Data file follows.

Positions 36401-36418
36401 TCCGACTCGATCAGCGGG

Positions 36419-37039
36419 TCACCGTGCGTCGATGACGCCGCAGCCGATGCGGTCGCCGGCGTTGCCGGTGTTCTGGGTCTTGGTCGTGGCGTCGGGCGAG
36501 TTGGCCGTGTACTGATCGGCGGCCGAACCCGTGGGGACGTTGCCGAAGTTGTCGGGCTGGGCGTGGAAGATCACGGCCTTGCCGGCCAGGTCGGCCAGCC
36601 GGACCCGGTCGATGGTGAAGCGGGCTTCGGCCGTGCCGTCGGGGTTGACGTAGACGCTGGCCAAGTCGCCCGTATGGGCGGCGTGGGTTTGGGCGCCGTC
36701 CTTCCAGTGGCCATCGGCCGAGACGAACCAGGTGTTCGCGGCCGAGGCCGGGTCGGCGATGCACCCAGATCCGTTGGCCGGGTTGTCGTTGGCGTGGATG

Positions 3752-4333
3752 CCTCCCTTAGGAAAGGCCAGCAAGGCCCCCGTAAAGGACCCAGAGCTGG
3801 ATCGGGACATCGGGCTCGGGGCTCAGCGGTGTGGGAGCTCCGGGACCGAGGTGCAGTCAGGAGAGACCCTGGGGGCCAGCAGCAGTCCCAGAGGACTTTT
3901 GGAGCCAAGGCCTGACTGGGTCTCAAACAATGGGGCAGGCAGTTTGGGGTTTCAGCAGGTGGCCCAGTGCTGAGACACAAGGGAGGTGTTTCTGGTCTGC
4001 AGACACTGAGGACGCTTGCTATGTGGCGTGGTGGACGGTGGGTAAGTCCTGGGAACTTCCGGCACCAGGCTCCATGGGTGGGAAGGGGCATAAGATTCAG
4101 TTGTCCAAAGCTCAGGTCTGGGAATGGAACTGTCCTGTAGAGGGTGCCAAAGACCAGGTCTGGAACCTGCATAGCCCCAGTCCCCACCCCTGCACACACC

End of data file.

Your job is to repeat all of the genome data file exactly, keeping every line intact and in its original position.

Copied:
Positions 36401-36418
36401 TCCGACTCGATCAGCGGG

Positions 36419-37039
36419 TCACCGTGCGTCGATGACGCCGCAGCCGATGCGGTCGCCGGCGTTGCCGGTGTTCTGGGTCTTGGTCGTGGCGTCGGGCGAG
36501 TTGGCCGTGTACTGATCGGCGGCCGAACCCGTGGGGACGTTGCCGAAGTTGTCGGGCTGGGCGTGGAAGATCACGGCCTTGCCGGCCAGGTCGGCCAGCC
36601 GGACCCGGTCGATGGTGAAGCGGGCTTCGGCCGTGCCGTCGGGGTTGACGTAGACGCTGGCCAAGTCGCCCGTATGGGCGGCGTGGGTTTGGGCGCCGTC
36701 CTTCCAGTGGCCATCGGCCGAGACGAACCAGGTGTTCGCGGCCGAGGCCGGGTCGGCGATGCACCCAGATCCGTTGGCCGGGTTGTCGTTGGCGTGGATG

Positions 3752-4333
3752 CCTCCCTTAGGAAAGGCCAGCAAGGCCCCCGTAAAGGACCCAGAGCTGG
3801 ATCGGGACATCGGGCTCGGGGCTCAGCGGTGTGGGAGCTCCGGGACCGAGGTGCAGTCAGGAGAGACCCTGGGGGCCAGCAGCAGTCCCAGAGGACTTTT
3901 GGAGCCAAGGCCTGACTGGGTCTCAAACAATGGGGCAGGCAGTTTGGGGTTTCAGCAGGTGGCCCAGTGCTGAGACACAAGGGAGGTGTTTCTGGTCTGC
4001 AGACACTGAGGACGCTTGCTATGTGGCGTGGTGGACGGTGGGTAAGTCCTGGGAACTTCCGGCACCAGGCTCCATGGGTGGGAAGGGGCATAAGATTCAG
4101 TTGTCCAAAGCTCAGGTCTGGGAATGGAACTGTCCTGTAGAGGGTGCCAAAGACCAGGTCTGGAACCTGCATAGCCCCAGTCCCCACCCCTGCACACACC